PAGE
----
Greek Pork and Beans
We had quite the cold spell a while back, so I during it I felt the need to make a one-pot, stick-to-your-ribs kind of stew. And what better cuisine from which to choose than Greek. It’s often the direction I take for satisfying and comforting dishes, like pastitsio and moussaka.
For these times, I refer to an old cookbook, called Flavors of Greece, published in 1991, and authored by Rosemary Barron. And in it I found exactly what I was looking for – a Greek version of pork and beans.
The beans in this dish are giant white Lima beans, and the meat includes pork shoulder, bacon, and sausage.
The bean and pork components are layered, then topped with a thick bread crumb and Parmesan crust. Oddly enough, it reminds me of a giant cassoulet!
Traditional Pork and Bean Casserole
1 1/2 pounds dried butter beans, soaked overnight
3 pounds boneless lean pork shoulder
1/2 cup extra-virgin olive oil
1/4 cup diced pastourma´s ham or bacon
3 cups chopped onion
3 large cloves garlic, finely chopped
1 cup red wine
2 pounds tomatoes, peeled, diced, juices reserved
1 teaspoon honey
1/4 cup dried oregano
2 tablespoons ground coriander
5 whole cloves
4 juniper berries, lightly crushed
1/2 cup chopped parsley
1 tablespoon cracked black pepper
1 – 1 1/2 cups meat stock
1/2 country sausages
1 cup fresh whole-wheat bread crumbs
1/4 cup kasse´ri cheese or Parmesan
Cook and drain the soaked beans. I cooked mine in chicken stock. Set aside.
Cut the pork into 1” cubes. Heat 3 tablespoons of olive oil in a heavy skillet and lightly brown half the meat over medium heat. Repeat with the remaining meat.
Add the bacon and sauté 2-3 minutes. Add the onion and sauté, stirring occasionally, until light golden brown, about 15 minutes.
Add the garlic, cook 1 minute longer, and add the red wine. Bring to a boil and boil a minute or two, then stir in the tomatoes with their juices, honey, oregano, coriander, cloves, juniper berries, parsley, salt, and pepper.
Simmer until the liquid is reduced by half. Add 1 cup of the stock and simmer 5 minutes longer.
Add the meat, cover, reduce the heat, and simmer 30 minutes longer; add stock if there appears to be less than 2 cups of sauce. Season to taste. The sauce should be highly flavored.
Heat the oven to 325 degrees F. Slice the sausages into 1/2” thick slices and combine with the beans.
Sprinkle 2 tablespoons olive oil over the bottom of a heavy casserole and cover with one third of the sausages and beans. Cover with a layer of half the meat mixture, then half the remaining beans, then the remaining meat. Top with a layer of the remaining beans.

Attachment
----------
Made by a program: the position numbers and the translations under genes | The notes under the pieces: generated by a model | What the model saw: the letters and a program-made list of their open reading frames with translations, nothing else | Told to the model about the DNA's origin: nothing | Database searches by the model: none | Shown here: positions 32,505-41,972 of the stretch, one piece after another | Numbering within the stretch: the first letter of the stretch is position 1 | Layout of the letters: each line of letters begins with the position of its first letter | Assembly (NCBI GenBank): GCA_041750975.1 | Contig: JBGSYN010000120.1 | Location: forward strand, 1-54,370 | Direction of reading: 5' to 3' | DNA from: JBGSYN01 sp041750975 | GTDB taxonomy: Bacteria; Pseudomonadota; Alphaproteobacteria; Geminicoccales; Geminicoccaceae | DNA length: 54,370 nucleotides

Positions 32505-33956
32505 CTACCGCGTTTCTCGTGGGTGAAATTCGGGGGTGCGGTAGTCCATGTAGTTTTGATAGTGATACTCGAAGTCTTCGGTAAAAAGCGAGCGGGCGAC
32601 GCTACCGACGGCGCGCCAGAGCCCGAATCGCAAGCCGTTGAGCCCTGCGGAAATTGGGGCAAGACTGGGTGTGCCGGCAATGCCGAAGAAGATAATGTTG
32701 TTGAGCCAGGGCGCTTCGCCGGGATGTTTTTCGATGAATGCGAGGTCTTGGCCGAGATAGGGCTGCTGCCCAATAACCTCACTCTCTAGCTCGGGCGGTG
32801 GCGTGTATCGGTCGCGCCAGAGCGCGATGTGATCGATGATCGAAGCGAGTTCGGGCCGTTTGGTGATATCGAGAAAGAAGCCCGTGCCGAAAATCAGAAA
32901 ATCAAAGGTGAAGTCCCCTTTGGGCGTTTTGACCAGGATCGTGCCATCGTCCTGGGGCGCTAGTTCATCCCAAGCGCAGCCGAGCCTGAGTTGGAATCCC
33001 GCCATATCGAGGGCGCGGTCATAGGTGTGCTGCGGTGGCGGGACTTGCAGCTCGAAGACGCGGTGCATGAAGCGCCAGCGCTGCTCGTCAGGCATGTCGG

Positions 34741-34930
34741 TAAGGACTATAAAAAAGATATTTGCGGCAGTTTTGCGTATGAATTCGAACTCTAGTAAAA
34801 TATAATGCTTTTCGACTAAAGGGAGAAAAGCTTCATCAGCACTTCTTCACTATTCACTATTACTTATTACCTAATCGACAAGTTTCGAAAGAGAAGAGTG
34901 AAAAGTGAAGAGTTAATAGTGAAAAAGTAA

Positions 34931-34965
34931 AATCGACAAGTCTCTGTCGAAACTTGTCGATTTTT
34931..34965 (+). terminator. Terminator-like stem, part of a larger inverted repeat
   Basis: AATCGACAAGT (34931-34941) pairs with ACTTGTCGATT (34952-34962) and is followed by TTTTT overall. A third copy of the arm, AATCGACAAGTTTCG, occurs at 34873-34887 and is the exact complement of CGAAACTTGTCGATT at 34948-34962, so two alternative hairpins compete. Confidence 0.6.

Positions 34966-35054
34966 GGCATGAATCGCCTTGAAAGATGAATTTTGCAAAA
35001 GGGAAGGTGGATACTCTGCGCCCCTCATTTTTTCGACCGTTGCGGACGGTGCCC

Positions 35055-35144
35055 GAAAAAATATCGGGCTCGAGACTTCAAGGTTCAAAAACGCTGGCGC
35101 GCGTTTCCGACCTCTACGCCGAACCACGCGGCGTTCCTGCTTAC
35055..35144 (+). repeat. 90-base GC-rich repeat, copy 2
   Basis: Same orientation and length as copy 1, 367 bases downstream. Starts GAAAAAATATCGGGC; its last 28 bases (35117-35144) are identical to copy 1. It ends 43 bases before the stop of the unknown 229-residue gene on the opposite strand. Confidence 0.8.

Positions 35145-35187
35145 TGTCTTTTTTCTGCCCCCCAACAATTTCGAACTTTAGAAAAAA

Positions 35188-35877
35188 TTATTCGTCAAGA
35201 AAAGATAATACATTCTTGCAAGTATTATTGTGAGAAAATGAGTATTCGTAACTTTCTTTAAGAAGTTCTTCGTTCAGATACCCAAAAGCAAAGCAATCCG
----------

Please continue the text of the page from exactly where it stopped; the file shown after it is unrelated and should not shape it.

With the back of a wooden spoon, gently press down on the beans so some of the sauce rises to the surface.
Sprinkle the bread crumbs and cheese on top.
Sprinkle with the remaining olive oil, cover, and bake 45 minutes.
Reduce the oven temperature to 300 degrees F and bake 1 1/2 hours longer, until a golden crust has formed.
Remove the casserole lid and bake 10 minutes, or until the crust is deep golden brown.
I let the casserole sit for at least 45 minutes, without the lid, before serving.
Even though I used a large/wide Le Creuset for this casserole, it was so thick I wasn’t sure how to serve it up!
For the sake of this post, I cut out a square so the layers would show.
The casserole is quite stunning. And the flavors are just what you’d expect. Tomatoes, herbs, meat – a lovely, rustic meal.
And the meat is extremely tender.
Note: The recipe also included dried marjoram and winter savory — neither of which I had.
Beautiful! My hubby is a pork lover – he would adore this!
Oh, he would! It’s delightful!
This looks soo good!!
Thanks – it was very yummy and satisfying!
Wow, it’s like a super deep-dish meat-lover’s dream! I love butter beans too. Great recipe, Mimi!
Thanks! Yeah, definitely meaty! Not my typical meal, but it was delicious!
This looks and sounds wonderful. I love Greek food.
It is wonderful isn’t it. Can be quite heavy, though.